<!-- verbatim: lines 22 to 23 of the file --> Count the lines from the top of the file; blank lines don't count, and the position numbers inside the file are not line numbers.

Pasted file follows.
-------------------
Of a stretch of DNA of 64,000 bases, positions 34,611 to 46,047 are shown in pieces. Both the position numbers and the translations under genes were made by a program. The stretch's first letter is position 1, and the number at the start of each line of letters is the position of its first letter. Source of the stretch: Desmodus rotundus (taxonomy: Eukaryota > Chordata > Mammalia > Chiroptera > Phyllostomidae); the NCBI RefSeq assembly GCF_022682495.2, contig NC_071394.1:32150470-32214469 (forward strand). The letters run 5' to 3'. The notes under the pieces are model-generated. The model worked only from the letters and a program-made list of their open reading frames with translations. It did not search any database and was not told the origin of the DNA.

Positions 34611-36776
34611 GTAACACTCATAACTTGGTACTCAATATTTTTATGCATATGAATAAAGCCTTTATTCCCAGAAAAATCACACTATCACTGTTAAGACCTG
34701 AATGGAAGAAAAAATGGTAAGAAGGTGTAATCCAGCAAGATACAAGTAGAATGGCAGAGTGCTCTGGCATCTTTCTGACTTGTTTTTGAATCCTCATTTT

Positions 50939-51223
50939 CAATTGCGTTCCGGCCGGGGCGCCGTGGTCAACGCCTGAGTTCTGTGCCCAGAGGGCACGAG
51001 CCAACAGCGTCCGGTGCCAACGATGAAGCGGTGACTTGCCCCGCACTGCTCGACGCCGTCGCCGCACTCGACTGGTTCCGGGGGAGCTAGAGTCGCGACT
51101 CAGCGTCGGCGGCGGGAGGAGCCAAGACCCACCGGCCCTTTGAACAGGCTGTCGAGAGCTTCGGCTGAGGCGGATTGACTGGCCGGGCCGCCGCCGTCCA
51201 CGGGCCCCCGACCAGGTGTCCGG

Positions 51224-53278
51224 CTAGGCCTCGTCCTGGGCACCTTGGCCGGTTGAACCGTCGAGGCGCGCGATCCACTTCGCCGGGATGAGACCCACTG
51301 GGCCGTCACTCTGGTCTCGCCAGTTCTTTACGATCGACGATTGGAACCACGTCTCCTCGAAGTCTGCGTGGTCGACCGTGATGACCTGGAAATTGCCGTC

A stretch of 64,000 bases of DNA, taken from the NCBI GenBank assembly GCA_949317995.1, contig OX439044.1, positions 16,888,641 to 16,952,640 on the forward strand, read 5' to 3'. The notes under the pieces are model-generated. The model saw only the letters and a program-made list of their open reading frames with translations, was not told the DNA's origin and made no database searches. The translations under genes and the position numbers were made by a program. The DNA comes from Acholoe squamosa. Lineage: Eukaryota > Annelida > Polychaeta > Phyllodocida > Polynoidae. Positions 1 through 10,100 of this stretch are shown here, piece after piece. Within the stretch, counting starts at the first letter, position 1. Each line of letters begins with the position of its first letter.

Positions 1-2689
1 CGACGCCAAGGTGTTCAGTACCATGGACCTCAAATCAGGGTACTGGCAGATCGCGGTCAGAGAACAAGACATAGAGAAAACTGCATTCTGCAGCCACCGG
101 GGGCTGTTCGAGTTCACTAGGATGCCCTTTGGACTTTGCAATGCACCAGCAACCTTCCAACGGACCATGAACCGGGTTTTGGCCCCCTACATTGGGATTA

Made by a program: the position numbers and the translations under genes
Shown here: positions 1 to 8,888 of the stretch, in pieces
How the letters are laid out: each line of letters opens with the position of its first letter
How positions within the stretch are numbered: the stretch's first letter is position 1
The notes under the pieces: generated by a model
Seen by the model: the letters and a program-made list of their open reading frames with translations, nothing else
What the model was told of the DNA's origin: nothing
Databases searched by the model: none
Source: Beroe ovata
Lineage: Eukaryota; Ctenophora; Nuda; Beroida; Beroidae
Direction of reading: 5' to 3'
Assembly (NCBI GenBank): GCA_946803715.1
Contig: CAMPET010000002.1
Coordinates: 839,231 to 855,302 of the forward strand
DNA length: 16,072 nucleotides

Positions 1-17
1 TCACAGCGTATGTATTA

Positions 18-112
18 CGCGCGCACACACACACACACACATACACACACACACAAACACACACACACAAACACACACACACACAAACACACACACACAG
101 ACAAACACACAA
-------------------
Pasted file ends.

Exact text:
Seen by the model: the letters and a program-made list of their open reading frames with translations, nothing else
What the model was told of the DNA's origin: nothing